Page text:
Ken Rosenthal: My New Favorite Writer

Ken Rosenthal! Please! Enlighten us. And wondering what’s with the picture? It popped up on a Google Image Search for “Ken Rosenthal”. I’m assuming it’s an artist by the same name, and not a self-portrait of the writer, but it seems to fit all the same.

After signing Torii Hunter and trading for Jon Garland, the Angels are pushing hard to acquire Miguel Cabrera.
The Dodgers?kerosenthal4d.jpgTheir off-season might have been over before it began, judging from comments by owner Frank McCourt in Sunday’s Boston Globe

“I think we’re in good position right now,” McCourt said. “We don’t have to make a deal. We made the biggest move we needed to make in signing Joe.”

First of all, I still don’t understand why we should care even a little bit what the Angels do. The Dodgers outdrew Anawhatever last year, as they do nearly every year. Except for the 6 interleague games a year, the Angels aren’t a direct competitor on the field, either. Why do I care what goes on down there? Well, except to point and laugh when they give Torii Hunter a ridiculous contract to give themselves 6 outfielders. Thanks, guys! Also, “we don’t have to make a deal” is a good thing, no? Keeps our great young prospects? Right?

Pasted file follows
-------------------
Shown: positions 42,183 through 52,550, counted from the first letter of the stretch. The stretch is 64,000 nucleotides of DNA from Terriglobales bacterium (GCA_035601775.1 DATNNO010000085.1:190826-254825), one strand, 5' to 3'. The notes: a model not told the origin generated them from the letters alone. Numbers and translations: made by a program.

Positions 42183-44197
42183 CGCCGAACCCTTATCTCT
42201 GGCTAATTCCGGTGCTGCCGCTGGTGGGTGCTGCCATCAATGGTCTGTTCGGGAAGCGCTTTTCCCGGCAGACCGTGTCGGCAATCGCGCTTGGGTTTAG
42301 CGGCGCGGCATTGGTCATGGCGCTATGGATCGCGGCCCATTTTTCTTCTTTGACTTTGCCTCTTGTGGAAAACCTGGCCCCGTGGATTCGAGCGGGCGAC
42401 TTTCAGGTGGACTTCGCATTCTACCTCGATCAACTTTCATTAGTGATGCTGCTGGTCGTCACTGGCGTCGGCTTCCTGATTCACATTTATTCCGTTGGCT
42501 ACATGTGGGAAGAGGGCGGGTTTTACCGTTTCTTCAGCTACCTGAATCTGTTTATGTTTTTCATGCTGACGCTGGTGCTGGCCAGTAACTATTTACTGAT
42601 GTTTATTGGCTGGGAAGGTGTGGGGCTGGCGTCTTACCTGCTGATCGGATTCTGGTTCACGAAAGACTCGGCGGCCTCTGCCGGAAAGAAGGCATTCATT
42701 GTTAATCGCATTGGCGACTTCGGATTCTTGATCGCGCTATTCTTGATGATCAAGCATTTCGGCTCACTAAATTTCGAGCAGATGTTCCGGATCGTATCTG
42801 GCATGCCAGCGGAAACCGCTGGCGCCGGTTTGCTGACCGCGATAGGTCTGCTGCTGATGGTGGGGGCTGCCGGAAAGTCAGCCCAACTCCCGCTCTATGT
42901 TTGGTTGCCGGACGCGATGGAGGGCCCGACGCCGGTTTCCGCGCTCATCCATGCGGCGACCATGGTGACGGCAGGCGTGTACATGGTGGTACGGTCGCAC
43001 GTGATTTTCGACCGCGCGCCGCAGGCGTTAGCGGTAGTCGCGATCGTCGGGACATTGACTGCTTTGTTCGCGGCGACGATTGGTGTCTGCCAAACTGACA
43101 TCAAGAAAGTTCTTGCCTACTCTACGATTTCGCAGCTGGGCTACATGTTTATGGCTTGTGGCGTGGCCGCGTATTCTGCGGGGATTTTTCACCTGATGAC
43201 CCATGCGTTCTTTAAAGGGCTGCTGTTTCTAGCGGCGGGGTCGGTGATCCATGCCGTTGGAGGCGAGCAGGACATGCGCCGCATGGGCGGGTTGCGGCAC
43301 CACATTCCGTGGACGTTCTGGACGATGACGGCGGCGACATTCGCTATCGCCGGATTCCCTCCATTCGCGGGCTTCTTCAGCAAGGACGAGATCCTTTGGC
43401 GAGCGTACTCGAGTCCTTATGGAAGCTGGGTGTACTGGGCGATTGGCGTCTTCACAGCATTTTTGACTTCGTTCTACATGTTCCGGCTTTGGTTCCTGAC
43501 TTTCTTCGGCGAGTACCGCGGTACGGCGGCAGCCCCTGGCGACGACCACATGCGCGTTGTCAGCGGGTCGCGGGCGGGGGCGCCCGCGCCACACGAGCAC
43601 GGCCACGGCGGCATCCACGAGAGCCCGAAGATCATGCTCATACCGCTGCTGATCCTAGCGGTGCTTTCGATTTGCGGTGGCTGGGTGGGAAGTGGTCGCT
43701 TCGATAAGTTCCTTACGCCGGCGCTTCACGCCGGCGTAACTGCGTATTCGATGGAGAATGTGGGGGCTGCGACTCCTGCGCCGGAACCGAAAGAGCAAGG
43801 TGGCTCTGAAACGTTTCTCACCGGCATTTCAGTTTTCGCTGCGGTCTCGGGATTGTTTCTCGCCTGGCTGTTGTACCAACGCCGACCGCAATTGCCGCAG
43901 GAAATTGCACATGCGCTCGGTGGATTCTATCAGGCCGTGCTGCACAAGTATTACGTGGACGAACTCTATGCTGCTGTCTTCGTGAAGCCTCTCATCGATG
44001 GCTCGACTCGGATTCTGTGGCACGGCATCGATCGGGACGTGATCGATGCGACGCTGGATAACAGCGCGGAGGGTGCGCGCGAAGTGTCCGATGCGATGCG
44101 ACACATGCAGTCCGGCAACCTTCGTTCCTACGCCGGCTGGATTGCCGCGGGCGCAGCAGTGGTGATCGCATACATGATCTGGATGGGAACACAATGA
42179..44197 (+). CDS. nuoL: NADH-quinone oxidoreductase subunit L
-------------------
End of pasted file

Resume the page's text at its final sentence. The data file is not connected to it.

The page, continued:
Well, Torre is not enough.

His hiring should be a beginning, not an end — especially for a team that plays in the booming L.A. market and has finished second only to the Yankees in home attendance the past four seasons.

Judging by my calendar, it’s November 26.  The Winter Meetings haven’t even started yet. There’s been about 3 trades and 4 free agents who’ve gone to new teams. Have they moved Opening Day up to December 1 and no one told me about it? Relax, Kenny.

The lowly Reds, for goodness sake, are not content with the hiring of a big-name manager, Dusty Baker. They’re trying to sustain their momentum and build a better team. Signing free-agent closer Francisco Cordero to a four-year, $46 million contract doesn’t exactly qualify as shrewd, but at least it demonstrates commitment.

I’ll give you this – it takes some real journalistic talent to contradict yourself in the space of one sentence. Cordero’s deal was a completely insane one, especially for a team that had such starting rotation issues it couldn’t even get a lead to the closer half the time. Not only that, Rosenthal admits in this exact paragraph that it wasn’t “shrewd”. But hey, “at least it demonstrates commitment.” Committment to fiscal irresponsibility by a small-market team, perhaps. Did anyone really want the Dodgers to give $46 million to Francisco Cordero? Anyone?

McCourt talks the talk, saying, “If there’s a player or two out there that can make us better, I’m very interested.”

But let’s see him back up those words.

Again. The season ended like 10 minutes ago.  Pitchers and  catchers don’t report for nearly 3 more  months.

This is my favorite part of the article coming up: